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Flashcards in The Heart (T2) Deck (32):
0

What are the three main components of the human cardiovascular system?

- the heart
- the blood
- the blood vessels

1

What is the average size and weight of an adult human heart?

It is around the size of a clenched fist and weighs 300g

2

What is the average adult human heart rate?

70-75 bpm

3

How is the human heart divided into chambers?

The heart is divided into chambers - two up and two down. The top chambers are called the atria and the bottom chambers are the ventricles.

4

How are the top and bottom chambers of the human heart separated?

By valves

5

What is the name of the valve separating the right atrium and the right ventricle?

The tricuspid valve

6

What is the name of the valve between the left atrium and the left ventricle?

The bicuspid valve

7

What is the collective name of the tricuspid and bicuspid valves?

The atrioventricular valves

8

What is the name of the blood vessels arriving at the heart?

The veins

9

What is the name of the blood vessels leaving the heart?

The arteries

10

What are the blood vessels entering the right atrium called?

The superior and inferior vena cavae

11

What is the blood vessel that leaves the right ventricle?

The pulmonary artery

12

What are the blood vessels that enter the left atrium called?

The pulmonary veins

13

How many pulmonary veins are there entering the left atrium?

4

14

What is the name of the blood vessel that leaves the left ventricle?

The aorta

15

What is the collective name of the valves at the base of the aorta and pulmonary arteries?

The semi-lunar valves

16

Which side of the heart contains deoxygenated blood?

The right side

17

Which side of the heart contains oxygenated blood?

The left side

18

What does double circulation in the human heart mean?

Blood flows through the heart twice; pulmonary circulation is the movement of the blood from the heart to the lungs and back to the heart, whilst systematic circulation if the supply of blood from the heart to all the other tissues in the body.

19

What is pulmonary circulation?

The movement of the blood from the heart to the lungs and back to the heart

20

What is systematic circulation?

The supply of blood from the heart to all the other tissues in the body.

21

Do veins carry oxygenated or deoxygenated blood, and what is the exception to this rule?

Veins only carry deoxygenated blood EXCEPT the pulmonary vein.

22

What does the pulmonary vein do?

It takes oxygenated blood from the lungs to the left side of the heart, to be pumped around the rest of the body.

23

Do arteries carry oxygenated or deoxygenated blood, and what is the exception to this rule?

Arteries only carry oxygenated blood EXCEPT the pulmonary artery.

24

What does the pulmonary artery do?

The pulmonary artery takes deoxygenated blood to the lungs.

25

Describe the process of blood flow into and out of the heart...

- blood returns to the right atrium, deoxygenated.
- the right ventricle pumps this blood along the pulmonary artery to the lungs to be oxygenated.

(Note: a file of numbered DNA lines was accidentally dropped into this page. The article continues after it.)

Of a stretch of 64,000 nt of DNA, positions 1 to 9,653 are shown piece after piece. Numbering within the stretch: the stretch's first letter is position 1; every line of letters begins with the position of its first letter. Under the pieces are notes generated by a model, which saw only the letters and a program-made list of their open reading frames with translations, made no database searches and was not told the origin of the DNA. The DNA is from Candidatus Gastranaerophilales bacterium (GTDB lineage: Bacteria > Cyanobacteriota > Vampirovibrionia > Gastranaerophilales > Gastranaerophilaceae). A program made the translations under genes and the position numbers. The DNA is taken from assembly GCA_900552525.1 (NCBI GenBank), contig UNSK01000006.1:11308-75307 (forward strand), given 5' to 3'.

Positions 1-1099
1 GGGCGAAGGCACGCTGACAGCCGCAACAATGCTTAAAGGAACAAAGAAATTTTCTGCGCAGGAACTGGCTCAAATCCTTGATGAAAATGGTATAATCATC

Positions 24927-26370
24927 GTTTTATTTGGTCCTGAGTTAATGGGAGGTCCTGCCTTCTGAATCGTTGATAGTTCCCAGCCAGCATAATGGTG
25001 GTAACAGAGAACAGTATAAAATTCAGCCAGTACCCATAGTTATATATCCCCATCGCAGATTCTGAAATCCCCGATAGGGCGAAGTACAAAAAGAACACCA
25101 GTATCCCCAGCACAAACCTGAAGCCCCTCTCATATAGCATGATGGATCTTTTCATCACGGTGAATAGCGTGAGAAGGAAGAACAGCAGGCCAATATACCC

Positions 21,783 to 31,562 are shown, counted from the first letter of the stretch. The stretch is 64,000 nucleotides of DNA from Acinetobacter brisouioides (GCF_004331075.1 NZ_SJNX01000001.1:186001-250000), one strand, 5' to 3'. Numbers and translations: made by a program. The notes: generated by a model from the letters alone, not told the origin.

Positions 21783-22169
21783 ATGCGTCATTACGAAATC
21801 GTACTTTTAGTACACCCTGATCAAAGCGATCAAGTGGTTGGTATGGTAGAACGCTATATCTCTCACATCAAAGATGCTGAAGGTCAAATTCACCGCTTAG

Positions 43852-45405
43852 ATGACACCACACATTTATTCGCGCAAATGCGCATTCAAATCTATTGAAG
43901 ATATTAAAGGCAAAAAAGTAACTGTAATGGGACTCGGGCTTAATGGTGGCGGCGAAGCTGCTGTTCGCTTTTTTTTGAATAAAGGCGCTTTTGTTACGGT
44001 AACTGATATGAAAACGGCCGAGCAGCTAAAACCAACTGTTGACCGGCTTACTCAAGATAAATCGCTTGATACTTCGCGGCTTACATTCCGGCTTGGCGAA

- the oxygenated blood enters the left side of the heart and is pumped out of the aorta to the rest of the body, except the lungs.
- when it reaches the capillaries around the body, oxygen diffuses to the surrounding cells.
- the deoxygenated blood is then carried back to the heart in the veins.
- these join up to form the superior and inferior vena cavae, which are the largest veins in the body.

26

What do you call one complete heart beat?

A cardiac cycle.

27

Define the cardiac cycle in one sentence.

The cardiac cycle is a combination of relaxations (diastole) and contractions (systole) of the heart chambers that occur in sequence.

28

What is the average time for a cardiac cycle in an adult?

Around 0.8s

29

What is the systolic phase (systole) ?

When the ventricles and atria contract.

30

What is the diastolic phase (diastole) ?

The period between contractions, when the ventricles relax and fill with blood.

31

Describe the stages of the cardiac cycle...

RELAXATION (diastole)
- the atria and ventricles are relaxed
- the atrioventricular and semi-lunar valves remain closed
- the ventricle's volume remains unchanged

RAPID FILLING (diastole)
- the AV valves open
- blood fills both ventricles from their respective atria

SLOWER FILLING (systole)
- the atria contract and force the remaining blood from the atria into the ventricles

CONTRACTION (systole)
- the ventricles contract
- the AV valves are forced shut and for a brief moment the semi-lunar valves are also closed
- the continuing contraction of the ventricles increases the pressure in the ventricles and forces the semi-lunar valves open
- blood is forced out of the ventricles
- blood leaves the right ventricle via the pulmonary artery to the lungs and leave the left ventricle via the aorta to all the other body regions

RELAXATION (diastole)
- the ventricles begin to relax
- blood in the aorta and pulmonary trunk begins to flow backwards, causing the semi-lunar valves to close
- the pulmonary trunk divides into arteries that carry deoxygenated blood to the lungs
- the aorta will carry oxygenated blood to the rest of the body
- the closing of the semi-lunar valves causes a small boost in blood pressure


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